When we talk about crime, people conjure up images of shady characters lurking in alleyways or a white chalk outline on the floor. While shows like CSI and Forensic Files perpetuate these types of scenarios, violent crime isn’t the only type of crime that occurs in society.
When Bernie Madoff bilks hapless investors out of hundreds of millions of dollars or Jordan Belfort peddles worthless penny stocks to unsuspecting clients, they’re committing white collar crimes. Although financial crimes such as insider trading and Ponzi schemes may be nonviolent, they can be just as debilitating as the more newsworthy versions. Indeed, white collar crime’s impact on individuals and society is often more severe than the average street crime.
Coined by the sociologist and professor Edwin Sutherland back in 1939, white collar crime refers to acts committed for financial gain that involve some form of deception. Some of the more well-known types include embezzlement, money laundering, credit card fraud, and identity theft. Most scams and frauds fall under one of these categories. More recently, many scam operators have turned to the online world to work their schemes. For this reason, cybercrime has become one of the fastest growing areas of white collar crime in the 21st century.
The following are some of the most common types of white collar crimes that we see today.
Named for Charles Ponzi, a man who allegedly made as much as $250,000 a day through mail coupon fraud in the 1920s, Ponzi schemes are investment scams that promise very high returns for very little risk. Ponzi scheme operators usually direct most of their efforts towards attracting new investors to pay for the older ones. Eventually, the scheme breaks down when the stream of new clients dries out, and there isn’t enough money to compensate earlier investors who want their money back.
No discussion of modern-day Ponzi schemes would be complete without mentioning history’s most notorious offender, Bernie Madoff. By perpetrating the largest securities fraud in U.S. history, Bernie Madoff etched his name in the books as the king of the Ponzi schemes. As a market maker and investment adviser, Madoff convinced unwary clients to invest their money with him by promising outsized gains along with minimal risk. In classic Ponzi scheme fashion, he kept the scam humming along by paying out his early investors with deposits from new investors disguised as profit dividends. Meanwhile, he siphoned off a major share of the money for himself without actually making any tangible investments. When this financial house of cards finally came tumbling down, investors had lost more than $65 billion.
One of the most common types of securities fraud involves someone who trades on inside information about a company in breach of their fiduciary duty or obligation. For instance, if an executive with nonpublic information about a company’s earnings decides to sell a block of his company stock, then he has committed insider trading or securities fraud. Such violations also extend to “tipping” this kind of information to an outsider and subsequent trading by the person “tipped off.”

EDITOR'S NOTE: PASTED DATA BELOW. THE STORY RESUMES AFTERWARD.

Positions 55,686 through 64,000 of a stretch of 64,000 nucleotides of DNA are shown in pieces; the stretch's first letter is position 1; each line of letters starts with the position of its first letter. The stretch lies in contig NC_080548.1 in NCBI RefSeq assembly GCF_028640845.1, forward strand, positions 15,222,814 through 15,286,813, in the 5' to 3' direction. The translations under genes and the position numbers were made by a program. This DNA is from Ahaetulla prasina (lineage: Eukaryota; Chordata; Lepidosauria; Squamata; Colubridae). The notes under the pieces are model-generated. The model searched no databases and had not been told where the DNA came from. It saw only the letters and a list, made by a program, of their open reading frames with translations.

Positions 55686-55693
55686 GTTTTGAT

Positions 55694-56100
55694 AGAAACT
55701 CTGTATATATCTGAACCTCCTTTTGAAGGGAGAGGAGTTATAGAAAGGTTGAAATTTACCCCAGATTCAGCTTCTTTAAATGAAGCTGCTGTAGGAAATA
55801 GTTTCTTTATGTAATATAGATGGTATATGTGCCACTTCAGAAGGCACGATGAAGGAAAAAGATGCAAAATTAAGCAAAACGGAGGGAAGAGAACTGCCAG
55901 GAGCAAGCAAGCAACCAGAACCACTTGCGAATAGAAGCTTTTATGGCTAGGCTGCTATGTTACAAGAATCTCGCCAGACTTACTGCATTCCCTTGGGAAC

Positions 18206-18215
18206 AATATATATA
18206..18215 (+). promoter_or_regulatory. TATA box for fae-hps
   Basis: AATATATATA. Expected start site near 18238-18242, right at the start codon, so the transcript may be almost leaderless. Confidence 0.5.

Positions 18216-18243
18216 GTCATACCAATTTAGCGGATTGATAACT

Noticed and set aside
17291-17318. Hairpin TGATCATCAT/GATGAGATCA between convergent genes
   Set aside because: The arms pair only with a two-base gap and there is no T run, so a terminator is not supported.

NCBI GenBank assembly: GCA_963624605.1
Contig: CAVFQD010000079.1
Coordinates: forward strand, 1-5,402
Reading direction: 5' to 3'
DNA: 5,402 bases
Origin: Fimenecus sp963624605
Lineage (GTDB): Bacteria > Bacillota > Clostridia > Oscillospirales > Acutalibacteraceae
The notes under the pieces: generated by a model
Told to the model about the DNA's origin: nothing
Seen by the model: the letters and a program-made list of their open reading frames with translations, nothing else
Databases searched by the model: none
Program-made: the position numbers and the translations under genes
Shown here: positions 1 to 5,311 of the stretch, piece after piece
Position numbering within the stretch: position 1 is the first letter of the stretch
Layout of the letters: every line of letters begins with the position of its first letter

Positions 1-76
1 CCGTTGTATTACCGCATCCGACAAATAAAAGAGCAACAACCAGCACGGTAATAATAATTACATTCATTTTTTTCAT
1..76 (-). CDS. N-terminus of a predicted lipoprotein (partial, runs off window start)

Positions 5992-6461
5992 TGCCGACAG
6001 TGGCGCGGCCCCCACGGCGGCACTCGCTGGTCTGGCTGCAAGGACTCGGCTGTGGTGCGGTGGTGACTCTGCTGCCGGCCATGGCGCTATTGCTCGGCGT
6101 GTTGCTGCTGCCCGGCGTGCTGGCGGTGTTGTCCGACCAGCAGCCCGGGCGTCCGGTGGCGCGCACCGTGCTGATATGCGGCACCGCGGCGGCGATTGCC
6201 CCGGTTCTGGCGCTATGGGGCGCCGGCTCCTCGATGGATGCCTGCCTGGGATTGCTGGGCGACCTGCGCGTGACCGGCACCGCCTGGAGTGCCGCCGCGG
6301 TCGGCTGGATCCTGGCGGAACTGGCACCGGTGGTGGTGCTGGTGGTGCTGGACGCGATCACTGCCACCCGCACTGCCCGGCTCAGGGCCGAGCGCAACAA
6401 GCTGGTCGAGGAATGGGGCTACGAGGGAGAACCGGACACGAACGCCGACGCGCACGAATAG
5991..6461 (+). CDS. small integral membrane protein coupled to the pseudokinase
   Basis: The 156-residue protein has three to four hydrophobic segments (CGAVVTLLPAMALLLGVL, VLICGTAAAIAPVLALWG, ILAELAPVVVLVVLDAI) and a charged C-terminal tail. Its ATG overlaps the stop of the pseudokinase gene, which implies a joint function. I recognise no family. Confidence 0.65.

During the 1980s, one of the most famous cases of insider trading made the Wall Street trader Ivan Boesky a symbol of corporate greed and excess run amok. Boesky was a stock market speculator who had the uncanny ability to spot potential takeover targets and invest in that company’s stock shortly before an offer was made. As soon as the offer happened, the stock would soar and Boesky would dump his shares for a healthy profit. Occasionally, Boesky would make his stock purchases only days prior to an unsolicited bid being made public.
However, this preternatural ability to pick companies just prior to their takeover turned out to be a standard case of fraud. In actuality, Boesky paid executives in the mergers and acquisition arms of major investment banks for pre-takeover information that he used to make stock buys. When he enjoyed an epic winning streak with some of the biggest takeover deals in the 1980s, the SEC began to take notice. Shortly thereafter, federal investigators uncovered evidence that he was working on insider information. It didn’t take long for Boesky to flip and provide information on his co-conspirators in exchange for a more lenient sentence. Indeed, he gave the investigators so much information on his insider trading network that some credit him with bringing the 1980s stock market boom era to a close.
Unfortunately, advances in technology have made it even easier for many white collar criminals to ply their trade. As a result, many experts consider cybercrime to be the most dangerous criminal threat of the 21st century. What makes this type of crime different today is the ability of cybercriminals to hurt so many people with a single action such as a security breach or data hacking.
In one of the largest hacks of a financial institution in history, Capital One Bank admitted this past summer that tens of millions of credit card applicants’ information was stolen in a data breach. The pilfered data included clients’ banking information, transaction histories, balances, credit scores and addresses. Because skilled hackers can breach major corporations, large financial institutions and even government agencies, no organization is truly safe from their attacks.
If, however, you are accused of engaging in a white collar crime, it is important to consult a knowledgeable white collar attorney to understand your options and how he or she can help you.
Due to the detrimental effects a white collar conviction can have on future employment, it is crucial to mount a proper defense against any criminal proceeding. If you are facing allegations of white collar crime or impropriety, you should speak with an experienced white collar lawyer in order to get the best possible outcome.